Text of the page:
Is the artificial womb the future?
A team of scientists from across Europe hope to build the world's first clinically approved artificial uterus. They hope it will save the lives of premature babies.
Half of babies born at 24 weeks do not survive in incubators. Scientists believe that placing these babies in artificial wombs would give them a better chance of survival.
When the babies are born they are placed in the artificial womb through a liquid tunnel. The umbilical cord is cut and then connected to the artificial placenta. The process should take a few minutes, because if it takes longer the lack of oxygen would damage the baby's brain. The baby spends several weeks receiving oxygen and all the nutrients it needs through the placenta and the artificial womb.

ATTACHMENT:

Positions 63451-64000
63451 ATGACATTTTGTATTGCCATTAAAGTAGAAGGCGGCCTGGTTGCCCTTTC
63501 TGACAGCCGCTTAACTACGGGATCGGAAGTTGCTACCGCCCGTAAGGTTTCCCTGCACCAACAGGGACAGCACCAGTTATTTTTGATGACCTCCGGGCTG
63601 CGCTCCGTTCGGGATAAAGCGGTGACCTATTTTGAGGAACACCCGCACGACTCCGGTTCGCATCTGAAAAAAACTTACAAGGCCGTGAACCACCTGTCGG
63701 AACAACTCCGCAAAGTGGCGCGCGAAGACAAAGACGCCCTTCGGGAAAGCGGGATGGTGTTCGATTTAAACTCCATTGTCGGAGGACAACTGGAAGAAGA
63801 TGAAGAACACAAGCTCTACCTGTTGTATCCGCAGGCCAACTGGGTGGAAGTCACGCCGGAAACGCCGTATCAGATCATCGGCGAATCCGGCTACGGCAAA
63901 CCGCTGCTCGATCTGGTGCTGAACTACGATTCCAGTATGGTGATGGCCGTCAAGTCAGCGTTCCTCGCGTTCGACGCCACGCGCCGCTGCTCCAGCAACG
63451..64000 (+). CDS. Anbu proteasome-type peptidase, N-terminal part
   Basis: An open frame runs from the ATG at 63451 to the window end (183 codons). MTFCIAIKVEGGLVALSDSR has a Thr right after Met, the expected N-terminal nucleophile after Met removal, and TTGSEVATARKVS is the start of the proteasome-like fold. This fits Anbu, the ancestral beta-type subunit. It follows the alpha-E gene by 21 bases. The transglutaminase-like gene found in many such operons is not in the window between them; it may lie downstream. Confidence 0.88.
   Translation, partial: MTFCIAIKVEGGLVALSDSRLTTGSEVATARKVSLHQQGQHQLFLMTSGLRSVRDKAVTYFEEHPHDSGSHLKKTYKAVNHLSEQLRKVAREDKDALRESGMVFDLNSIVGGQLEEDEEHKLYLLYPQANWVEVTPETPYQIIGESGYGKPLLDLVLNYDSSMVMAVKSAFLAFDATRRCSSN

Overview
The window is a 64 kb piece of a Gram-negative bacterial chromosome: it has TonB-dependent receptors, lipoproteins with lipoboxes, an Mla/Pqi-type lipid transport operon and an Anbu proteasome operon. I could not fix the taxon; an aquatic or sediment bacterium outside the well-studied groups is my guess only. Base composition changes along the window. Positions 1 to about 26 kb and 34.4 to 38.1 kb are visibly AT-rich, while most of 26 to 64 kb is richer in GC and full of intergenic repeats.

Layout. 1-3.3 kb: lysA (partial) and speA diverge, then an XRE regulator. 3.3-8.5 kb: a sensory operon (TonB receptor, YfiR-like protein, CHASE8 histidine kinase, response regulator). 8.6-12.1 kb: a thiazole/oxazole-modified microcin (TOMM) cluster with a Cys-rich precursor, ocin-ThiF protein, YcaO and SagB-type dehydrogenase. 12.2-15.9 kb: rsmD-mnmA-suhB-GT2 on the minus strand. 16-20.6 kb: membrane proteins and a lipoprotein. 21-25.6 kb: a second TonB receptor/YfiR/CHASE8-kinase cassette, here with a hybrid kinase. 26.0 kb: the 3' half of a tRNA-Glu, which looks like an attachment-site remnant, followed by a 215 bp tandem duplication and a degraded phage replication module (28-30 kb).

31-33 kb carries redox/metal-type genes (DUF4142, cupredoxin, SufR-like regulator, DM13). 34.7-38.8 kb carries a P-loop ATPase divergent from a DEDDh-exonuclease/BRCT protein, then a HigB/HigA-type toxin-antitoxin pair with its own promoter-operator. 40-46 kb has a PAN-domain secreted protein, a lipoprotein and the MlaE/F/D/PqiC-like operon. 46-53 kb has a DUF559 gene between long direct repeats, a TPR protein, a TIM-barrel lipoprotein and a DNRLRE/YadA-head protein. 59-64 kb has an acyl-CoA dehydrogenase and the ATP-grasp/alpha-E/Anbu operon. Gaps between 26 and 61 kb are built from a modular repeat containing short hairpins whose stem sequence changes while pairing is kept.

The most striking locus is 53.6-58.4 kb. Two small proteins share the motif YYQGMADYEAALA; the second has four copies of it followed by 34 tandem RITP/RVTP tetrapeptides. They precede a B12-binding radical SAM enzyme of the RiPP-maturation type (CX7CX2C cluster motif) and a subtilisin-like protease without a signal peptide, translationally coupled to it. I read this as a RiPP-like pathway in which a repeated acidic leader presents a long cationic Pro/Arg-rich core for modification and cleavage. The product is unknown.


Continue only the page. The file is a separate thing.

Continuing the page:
The baby can then be carefully transferred to the incubator. Roughly a million premature babies die each year, but these scientists say it will take about a decade for this technique to be used.